Sean Griffin
Take them out! on 10/17/2010 10:31:47 MDT Print View

Just to throw it out there; All contacts have to meet a minimum requirement for extended wear, no matter the lens. I believe it is in the 4-6 weeks range.

I bring solution, case, hand sanitizer, and a small mirror. You really should remove your contacts every night. It's all fun and games until you end up with an eye infection. In a lot of cases you can end up with ulcers in your eye... which in the right spot can lead to severe sight impairment. I'm all for being light, but once you F up your eyes, you F up your life. It's not worth the gamble.

Eugene Smith
(Eugeneius) - MLife

Locale: Nuevo Mexico
"contact lens wearers" on 10/17/2010 11:19:42 MDT Print View

In college when I moved out under the wings of my parents, I went insurance(less) and managed to make the remaining 6 pairs of extended wear soft lenses that I owned last 4 years. I'm not kidding nor exaggerating. I cleaned them gently about once a week, carried eye drops at all times, took them out in the evenings every other night if I didn't pass out upon immediate arrival to my apartment from 16 hr. darkroom sessions. What does this have to do with the OP question?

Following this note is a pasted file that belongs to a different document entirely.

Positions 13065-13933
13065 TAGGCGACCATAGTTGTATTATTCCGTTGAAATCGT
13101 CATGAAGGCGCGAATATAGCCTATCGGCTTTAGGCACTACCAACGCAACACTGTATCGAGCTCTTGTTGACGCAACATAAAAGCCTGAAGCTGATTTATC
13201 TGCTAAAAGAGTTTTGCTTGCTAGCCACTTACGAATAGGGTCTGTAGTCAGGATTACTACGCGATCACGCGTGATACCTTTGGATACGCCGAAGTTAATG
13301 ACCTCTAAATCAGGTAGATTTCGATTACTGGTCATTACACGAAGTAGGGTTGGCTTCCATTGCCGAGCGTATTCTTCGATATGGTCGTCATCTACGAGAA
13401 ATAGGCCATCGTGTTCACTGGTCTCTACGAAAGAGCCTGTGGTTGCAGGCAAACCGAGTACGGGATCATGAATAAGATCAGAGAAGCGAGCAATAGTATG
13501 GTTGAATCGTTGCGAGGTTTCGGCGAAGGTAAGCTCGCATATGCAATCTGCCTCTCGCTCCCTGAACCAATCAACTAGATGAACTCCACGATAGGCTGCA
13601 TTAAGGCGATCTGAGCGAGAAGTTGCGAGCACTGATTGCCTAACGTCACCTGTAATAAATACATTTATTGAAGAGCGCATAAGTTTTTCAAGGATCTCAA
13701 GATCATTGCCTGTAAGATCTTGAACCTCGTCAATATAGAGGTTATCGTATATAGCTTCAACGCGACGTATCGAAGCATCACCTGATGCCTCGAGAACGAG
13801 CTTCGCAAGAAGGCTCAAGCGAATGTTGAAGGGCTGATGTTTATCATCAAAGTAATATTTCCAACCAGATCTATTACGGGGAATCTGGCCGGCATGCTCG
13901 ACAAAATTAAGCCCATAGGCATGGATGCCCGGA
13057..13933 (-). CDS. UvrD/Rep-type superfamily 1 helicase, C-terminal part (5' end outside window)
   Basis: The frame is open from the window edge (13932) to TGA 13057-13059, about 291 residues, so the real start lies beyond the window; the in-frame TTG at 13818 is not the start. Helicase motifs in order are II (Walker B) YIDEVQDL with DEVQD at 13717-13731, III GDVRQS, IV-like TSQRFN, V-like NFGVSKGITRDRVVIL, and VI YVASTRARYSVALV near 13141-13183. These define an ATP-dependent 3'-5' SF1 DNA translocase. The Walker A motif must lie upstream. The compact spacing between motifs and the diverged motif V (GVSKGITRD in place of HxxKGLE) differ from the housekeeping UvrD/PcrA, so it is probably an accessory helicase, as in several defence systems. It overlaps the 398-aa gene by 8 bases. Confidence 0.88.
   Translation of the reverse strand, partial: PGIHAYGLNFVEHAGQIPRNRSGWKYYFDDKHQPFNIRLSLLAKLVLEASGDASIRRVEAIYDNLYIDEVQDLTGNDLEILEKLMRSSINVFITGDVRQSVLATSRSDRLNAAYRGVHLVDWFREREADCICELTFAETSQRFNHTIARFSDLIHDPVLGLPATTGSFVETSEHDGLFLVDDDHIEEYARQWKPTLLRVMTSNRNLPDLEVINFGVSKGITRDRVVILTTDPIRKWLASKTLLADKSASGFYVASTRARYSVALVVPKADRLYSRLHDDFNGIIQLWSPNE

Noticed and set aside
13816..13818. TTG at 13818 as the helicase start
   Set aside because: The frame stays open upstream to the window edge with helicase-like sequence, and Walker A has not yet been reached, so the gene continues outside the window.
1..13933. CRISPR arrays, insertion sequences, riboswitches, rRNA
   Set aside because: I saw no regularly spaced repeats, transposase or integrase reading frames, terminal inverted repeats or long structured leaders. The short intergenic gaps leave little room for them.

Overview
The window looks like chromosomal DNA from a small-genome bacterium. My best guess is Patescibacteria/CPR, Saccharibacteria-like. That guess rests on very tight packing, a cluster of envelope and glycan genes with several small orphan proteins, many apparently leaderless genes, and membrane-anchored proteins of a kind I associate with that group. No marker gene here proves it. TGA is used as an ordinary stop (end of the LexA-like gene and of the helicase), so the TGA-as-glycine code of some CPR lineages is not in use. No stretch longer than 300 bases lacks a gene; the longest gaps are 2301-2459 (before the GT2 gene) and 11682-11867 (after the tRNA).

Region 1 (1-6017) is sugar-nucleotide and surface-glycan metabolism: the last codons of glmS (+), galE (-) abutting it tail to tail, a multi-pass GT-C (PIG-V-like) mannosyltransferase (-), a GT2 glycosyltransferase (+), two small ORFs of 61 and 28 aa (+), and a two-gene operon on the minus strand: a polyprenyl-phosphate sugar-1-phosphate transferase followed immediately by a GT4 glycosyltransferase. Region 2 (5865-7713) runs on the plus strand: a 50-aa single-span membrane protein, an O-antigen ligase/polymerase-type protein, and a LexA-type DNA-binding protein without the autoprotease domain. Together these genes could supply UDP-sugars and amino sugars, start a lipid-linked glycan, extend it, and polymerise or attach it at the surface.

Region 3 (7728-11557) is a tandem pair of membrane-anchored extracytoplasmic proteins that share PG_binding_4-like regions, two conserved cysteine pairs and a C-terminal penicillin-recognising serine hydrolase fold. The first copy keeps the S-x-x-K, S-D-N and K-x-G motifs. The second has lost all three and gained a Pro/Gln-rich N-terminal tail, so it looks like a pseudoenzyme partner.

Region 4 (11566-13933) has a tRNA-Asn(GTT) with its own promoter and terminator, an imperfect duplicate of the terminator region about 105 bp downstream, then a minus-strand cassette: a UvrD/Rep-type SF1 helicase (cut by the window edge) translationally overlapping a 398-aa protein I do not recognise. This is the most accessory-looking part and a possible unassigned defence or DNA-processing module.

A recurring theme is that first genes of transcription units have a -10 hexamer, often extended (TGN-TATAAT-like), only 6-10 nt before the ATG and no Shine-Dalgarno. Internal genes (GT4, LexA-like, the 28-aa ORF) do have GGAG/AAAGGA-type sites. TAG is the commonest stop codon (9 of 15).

Probably nothing.

Scott Truong

Locale: Vancouver, BC
contact lenses. on 10/17/2010 13:16:41 MDT Print View

I repackage my solution. I ordered a bunch of drop bottles from US Plastics. I'd recommend the largest size dropper as they're not that large and a much more useful size for everything.